Put into a larger perspective, the dispute between “rewilding” and “high nature value farming” advocates reflects the ongoing scholarly debate of whether biodiversity conservation should pursue “land sparing” (embracing “rewilded” ecosystems) or “land sharing” (calling for the maintenance of “high nature value” farming) [30, 31]. But despite the implications of these diverging views for conservation, the biodiversity impacts of land abandonment in the Mediterranean have not been assessed beyond local-scale case studies so far.
Variation in land abandonment impacts
When assessing the biodiversity impacts of land abandonment, it seems important to consider not only the number of different species, but also their abundances, as diminishing abundance may translate into reduced genetic diversity of populations . The diverging views on the benefits or harm that land abandonment develops on plant and animal populations can partly be explained by the different taxonomic groups (see for example  for a comparison between pastures and plantations). Variations in spatial and temporal scales may also contribute to different biodiversity outcomes. For example, studies performed at smaller scales often exhibit stronger impacts than large-scale studies . Further, the temporal dimension is important as plant species richness often increases and shows strong dynamics in the first years after abandonment, but later species composition becomes more stable and species richness decreases [35, 36]. Substantially different outcomes can also be expected for the main agricultural systems of the Mediterranean . For example, pastures are generally less disturbed by agricultural activities and closer in species composition to natural ecosystems than arable lands, so that lesser impacts of land abandonment could be expected for pastures . Finally, changes in species richness and abundance may be smaller if the surrounding landscape is predominantly agricultural, while they may be more pronounced if large expanses of surrounding shrubland or woodland provide source populations of woody species that invade the old fields . Also, differences may arise between the four quadrants of the Mediterranean that show contrasting biogeographic properties and land-use intensities [15, 39].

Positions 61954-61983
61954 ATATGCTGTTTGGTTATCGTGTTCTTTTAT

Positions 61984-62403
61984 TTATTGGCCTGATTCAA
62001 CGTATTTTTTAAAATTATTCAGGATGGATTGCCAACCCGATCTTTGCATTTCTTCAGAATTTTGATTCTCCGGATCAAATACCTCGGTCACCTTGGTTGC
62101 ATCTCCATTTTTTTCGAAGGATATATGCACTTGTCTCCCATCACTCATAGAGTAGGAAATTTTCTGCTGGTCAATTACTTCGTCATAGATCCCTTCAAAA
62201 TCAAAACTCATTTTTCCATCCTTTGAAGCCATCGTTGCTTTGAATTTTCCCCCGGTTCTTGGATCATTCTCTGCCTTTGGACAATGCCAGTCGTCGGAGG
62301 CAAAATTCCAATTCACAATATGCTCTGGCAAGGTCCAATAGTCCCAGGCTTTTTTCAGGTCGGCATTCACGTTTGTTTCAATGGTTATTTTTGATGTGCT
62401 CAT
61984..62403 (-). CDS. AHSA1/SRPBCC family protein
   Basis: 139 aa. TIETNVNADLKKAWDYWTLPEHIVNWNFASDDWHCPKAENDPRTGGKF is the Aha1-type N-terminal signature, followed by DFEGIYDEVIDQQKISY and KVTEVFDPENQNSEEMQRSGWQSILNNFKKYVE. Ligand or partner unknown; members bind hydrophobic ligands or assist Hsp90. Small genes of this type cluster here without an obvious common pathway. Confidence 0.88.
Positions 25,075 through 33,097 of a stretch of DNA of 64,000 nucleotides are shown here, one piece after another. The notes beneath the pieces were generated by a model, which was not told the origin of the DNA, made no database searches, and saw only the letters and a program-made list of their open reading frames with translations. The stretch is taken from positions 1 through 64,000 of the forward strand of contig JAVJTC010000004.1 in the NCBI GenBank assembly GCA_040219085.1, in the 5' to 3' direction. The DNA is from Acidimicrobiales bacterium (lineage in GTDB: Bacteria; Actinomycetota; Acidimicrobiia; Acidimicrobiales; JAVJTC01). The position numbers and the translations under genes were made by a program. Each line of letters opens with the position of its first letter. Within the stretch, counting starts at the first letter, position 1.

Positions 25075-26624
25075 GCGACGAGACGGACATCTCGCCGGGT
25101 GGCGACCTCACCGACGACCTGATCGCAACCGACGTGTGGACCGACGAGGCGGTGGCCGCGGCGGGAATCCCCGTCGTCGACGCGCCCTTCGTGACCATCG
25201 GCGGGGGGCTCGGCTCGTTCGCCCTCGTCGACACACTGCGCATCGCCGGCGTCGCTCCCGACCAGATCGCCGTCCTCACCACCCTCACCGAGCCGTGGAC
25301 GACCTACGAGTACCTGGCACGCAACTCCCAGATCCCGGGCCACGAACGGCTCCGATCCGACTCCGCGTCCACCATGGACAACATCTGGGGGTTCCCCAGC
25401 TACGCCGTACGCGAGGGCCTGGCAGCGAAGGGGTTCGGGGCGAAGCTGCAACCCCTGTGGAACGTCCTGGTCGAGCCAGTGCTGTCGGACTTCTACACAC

Objective of the review
To upscale existing case-study insights to a Pan-Mediterranean level, we plan to perform a meta-analysis on the effects of land abandonment on plant and animal richness and abundance in pastures, arable lands and permanent crops of the Mediterranean Basin. In particular, we ask (1) which taxonomic groups are most affected by land abandonment, (2) whether different spatial and temporal scales of studies influence species richness and abundance outcomes, (3) whether previous land use and current anthropogenic impacts on abandoned lands determine differences in the number and abundance of species, and (4) whether landscape context acts as an effect modifier. Mediterranean-type environments are particularly suitable for meta-analysis, as they differ less in climate, disturbance regimes and further key aspects than other biome types .
The primary question of our review is: Does land abandonment decrease species richness and abundance of plants and animals in Mediterranean pastures, arable lands and permanent crops?
Additionally, we raise the following secondary research questions:
Do different taxonomic groups (plants, birds, herpetofauna, mammals, invertebrates) respond differently to land abandonment?
Do temporal and spatial scales influence biodiversity outcomes?
• Spatial scale of study (unit of measurement/extent of study area)
• Time elapsed since land was abandoned
Does land-use influence biodiversity outcomes?
• Previous land cover (pastures, arable lands, permanent crops)
• Anthropogenic impacts after abandonment (natural succession, afforestation)
Does landscape and geographical context influence biodiversity outcomes?
• Surrounding landscape (predominantly farmland, shrubland, woodland)
• Lowland / upland area
• Climate (precipitation, air temperature)
• Quadrant of the Mediterranean Basin (NW, NE, SW, SE)